__________________
Good news, Cousins! This week's chocolate ration is 15 grams!
Steve House is offline   Reply With Quote
Old March 23rd, 2009, 04:59 PM   #18
Inner Circle
 
Join Date: Feb 2006
Location: Belfast, UK
Posts: 4,121
Quote:
Originally Posted by Steve House View Post
He does not have any direct creative control. It's much the same as a cameraman - the DP is the creator of the shot, not the camera operator or focus puller. So it's not an issue with below-the-line crew because they do not exercise direct creative control.
Rather interestingly it seems that the operator holds copyright not the DP because the copyright is in the framing rather than the lighting. The DP being the creator of the shot framing would depend on the on set working relationships and some DPs can be pretty hands off.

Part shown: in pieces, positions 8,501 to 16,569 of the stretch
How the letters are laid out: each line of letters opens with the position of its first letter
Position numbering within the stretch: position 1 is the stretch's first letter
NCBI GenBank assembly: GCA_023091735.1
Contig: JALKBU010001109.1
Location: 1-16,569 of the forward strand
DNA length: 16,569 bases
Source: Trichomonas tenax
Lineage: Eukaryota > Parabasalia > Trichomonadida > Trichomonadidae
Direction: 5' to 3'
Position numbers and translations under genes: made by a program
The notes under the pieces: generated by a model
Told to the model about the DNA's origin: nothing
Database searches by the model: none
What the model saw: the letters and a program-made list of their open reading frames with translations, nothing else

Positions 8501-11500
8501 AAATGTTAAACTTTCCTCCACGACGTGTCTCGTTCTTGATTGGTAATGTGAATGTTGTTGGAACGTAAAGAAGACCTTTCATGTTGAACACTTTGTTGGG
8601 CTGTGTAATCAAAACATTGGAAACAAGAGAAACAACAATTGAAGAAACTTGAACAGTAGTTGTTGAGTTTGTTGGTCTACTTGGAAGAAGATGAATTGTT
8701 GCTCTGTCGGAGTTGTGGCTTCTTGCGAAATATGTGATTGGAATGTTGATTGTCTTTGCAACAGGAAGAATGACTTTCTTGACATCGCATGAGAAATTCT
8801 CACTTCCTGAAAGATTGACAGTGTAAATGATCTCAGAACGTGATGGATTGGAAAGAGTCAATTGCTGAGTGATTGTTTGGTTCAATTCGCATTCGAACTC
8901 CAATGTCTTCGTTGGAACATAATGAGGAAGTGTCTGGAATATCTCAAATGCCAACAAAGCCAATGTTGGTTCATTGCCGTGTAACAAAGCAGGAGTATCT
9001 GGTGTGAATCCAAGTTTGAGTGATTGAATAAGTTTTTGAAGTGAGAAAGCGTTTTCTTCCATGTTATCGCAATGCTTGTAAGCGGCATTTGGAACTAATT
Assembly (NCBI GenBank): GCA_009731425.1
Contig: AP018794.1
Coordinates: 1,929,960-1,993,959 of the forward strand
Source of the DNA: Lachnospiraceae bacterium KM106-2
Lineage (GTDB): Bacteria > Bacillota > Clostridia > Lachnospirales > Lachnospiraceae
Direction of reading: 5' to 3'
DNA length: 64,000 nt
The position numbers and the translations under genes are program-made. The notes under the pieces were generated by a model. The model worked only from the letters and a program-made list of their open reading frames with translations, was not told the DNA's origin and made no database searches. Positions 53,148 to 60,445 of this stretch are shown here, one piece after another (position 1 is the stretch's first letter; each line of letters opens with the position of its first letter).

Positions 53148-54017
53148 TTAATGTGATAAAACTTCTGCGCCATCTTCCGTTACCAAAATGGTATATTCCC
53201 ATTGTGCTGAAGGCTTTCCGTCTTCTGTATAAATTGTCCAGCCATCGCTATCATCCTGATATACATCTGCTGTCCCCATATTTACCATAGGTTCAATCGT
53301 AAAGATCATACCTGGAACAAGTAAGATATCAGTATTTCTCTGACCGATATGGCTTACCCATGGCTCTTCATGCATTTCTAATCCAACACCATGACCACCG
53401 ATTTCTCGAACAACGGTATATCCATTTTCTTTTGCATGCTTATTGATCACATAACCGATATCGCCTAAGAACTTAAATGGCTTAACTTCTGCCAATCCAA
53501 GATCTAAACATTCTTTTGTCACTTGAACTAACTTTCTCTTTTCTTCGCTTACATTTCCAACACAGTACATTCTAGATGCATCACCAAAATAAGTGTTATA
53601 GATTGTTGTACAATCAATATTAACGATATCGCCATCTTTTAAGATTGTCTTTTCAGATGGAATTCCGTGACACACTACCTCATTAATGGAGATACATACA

In practise, a freelance DP won't be making copyright claims unless something goes wrong. I suspect the actual laws may vary in detail from country to country, although there is now a tendency to have a written contract or one of those by accepting this work you will be working under our terms of employment agreements, even if you haven't signed anything.
Brian Drysdale is offline   Reply With Quote
Old March 23rd, 2009, 10:04 PM   #19
Inner Circle
 
Join Date: Feb 2007
Location: Tucson AZ
Posts: 2,207
Who is an employee

This was referenced on anther thread some time back - worth reading the IRS's idea of who is or is not an employee in the film and video business.

http://www.mca-i.org/en/art/?9
Jim Andrada is offline   Reply With Quote
Old March 24th, 2009, 07:19 AM   #20
Inner Circle
 
Join Date: Feb 2006
Location: Belfast, UK
Posts: 4,121
Quote:
Originally Posted by Jim Andrada View Post